This past presidential election should be looked upon a a real learning experience for the Republican Party and its supporters. It exposed the right wing echo machine as it is sometimes called for what it is: A closed system of information and communication which insulates its active players as well as their audiences, and insodoing closes off opportunities for all involved to work towards the 'truth' of politics.
Politics by its very nature is contentious, of course, and its 'truths' aren't as clear-cut as are those of science. People of different political persuasions can be expected to lie at times, to omit some key truths, and to exaggerate the importance of some truths at the expense of others. In an open democracy, however, as opposed to closed authoritarian systems, the truth can be expected to prevail, despite the various kinds of machinations that can come out of actors' mouths. The truth prevails because, when democracy is open, various positions can be questioned and challenged in ways that, at the end of the day, begin to illuminate the lie, the liar, as well as other forms of deception and those who resort to their use.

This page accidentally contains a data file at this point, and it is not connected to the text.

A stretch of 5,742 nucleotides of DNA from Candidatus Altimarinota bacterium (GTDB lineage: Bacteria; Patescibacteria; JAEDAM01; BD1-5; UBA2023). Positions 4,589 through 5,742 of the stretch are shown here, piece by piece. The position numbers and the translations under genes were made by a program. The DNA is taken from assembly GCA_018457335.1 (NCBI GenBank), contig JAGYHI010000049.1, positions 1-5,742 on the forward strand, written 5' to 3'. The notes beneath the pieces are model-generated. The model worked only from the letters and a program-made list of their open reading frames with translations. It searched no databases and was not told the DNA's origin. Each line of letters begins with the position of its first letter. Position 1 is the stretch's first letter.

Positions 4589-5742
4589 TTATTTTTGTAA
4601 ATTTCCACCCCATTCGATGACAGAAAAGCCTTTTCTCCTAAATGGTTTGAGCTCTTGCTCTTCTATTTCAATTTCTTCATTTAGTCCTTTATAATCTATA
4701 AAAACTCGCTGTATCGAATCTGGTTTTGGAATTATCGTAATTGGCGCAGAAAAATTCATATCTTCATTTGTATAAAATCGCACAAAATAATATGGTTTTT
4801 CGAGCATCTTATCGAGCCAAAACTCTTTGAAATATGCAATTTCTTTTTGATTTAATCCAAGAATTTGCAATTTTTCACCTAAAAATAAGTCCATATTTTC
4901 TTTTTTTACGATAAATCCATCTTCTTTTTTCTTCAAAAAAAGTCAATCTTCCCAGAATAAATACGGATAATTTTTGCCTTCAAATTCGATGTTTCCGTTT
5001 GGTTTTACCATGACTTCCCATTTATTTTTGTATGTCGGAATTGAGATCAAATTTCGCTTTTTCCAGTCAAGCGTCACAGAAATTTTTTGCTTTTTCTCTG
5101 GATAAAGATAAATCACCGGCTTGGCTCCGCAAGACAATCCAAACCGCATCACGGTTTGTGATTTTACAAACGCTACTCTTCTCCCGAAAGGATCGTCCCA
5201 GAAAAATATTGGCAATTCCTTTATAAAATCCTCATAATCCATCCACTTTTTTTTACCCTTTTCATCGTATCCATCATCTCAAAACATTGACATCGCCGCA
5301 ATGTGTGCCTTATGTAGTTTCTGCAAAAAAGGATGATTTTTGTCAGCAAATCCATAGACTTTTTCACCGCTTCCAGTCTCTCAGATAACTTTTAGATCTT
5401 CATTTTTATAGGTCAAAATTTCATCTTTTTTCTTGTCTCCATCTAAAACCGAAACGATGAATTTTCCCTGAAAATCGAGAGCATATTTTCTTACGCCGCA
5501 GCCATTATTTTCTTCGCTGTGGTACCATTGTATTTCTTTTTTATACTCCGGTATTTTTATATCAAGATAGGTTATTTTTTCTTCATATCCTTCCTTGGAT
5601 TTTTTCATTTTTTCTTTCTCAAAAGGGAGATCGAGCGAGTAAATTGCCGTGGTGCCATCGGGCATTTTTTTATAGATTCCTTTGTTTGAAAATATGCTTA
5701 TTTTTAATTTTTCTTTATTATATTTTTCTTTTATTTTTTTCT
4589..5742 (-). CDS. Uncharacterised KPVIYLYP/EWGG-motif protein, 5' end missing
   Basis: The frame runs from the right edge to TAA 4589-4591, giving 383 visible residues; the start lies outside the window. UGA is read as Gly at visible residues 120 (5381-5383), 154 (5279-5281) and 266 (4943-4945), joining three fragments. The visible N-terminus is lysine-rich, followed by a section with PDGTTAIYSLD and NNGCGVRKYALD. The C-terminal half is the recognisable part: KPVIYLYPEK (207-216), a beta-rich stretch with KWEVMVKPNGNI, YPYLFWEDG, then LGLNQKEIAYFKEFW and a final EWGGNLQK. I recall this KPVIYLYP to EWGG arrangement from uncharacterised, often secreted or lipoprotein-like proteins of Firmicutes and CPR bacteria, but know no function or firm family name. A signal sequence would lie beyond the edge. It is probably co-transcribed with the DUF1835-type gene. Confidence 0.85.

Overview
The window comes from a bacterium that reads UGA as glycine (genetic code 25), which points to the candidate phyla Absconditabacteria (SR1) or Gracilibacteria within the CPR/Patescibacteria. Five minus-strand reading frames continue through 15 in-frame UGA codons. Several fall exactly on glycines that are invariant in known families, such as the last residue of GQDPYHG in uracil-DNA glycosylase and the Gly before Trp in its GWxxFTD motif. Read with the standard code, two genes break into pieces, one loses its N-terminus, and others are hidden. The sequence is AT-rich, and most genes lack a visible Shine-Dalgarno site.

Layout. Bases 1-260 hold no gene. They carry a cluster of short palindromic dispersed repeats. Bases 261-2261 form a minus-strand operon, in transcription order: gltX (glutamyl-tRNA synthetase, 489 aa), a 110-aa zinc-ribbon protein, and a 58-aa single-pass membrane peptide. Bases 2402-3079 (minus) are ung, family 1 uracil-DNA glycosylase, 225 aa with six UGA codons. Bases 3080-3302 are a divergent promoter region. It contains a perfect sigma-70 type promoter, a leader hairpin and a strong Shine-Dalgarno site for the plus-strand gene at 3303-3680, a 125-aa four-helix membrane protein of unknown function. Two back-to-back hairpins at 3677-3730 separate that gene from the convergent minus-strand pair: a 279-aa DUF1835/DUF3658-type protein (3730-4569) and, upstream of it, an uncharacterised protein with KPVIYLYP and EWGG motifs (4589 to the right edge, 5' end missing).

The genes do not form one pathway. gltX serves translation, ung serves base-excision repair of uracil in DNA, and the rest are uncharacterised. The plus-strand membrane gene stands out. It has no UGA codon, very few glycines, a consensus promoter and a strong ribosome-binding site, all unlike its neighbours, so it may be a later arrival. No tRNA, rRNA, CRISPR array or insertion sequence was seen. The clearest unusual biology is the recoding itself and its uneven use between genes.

For although politics is fraught with lies and deception, we do not advocate that it should be so. Indeed, we rightly blame Obama when he falls short of his promises; we blame Romney for his many lies and untruths. And by so doing, we hope that Obama will take additional precautions before uttering new promises; that Romney will think twice before opting for yet another intentional untruth.
We do hold political actors to a standard no less high than those standards we apply to ourselves and those close to us. We want them to tell us the truth, as they know it. And if we think they are resorting to untruths or inflated promises, we want to be able to point that out to them. This is where the right wing echo machine has failed its players and its audiences. In a nutshell, for years now its has systematically sealed itself off from question, challenge, and debate.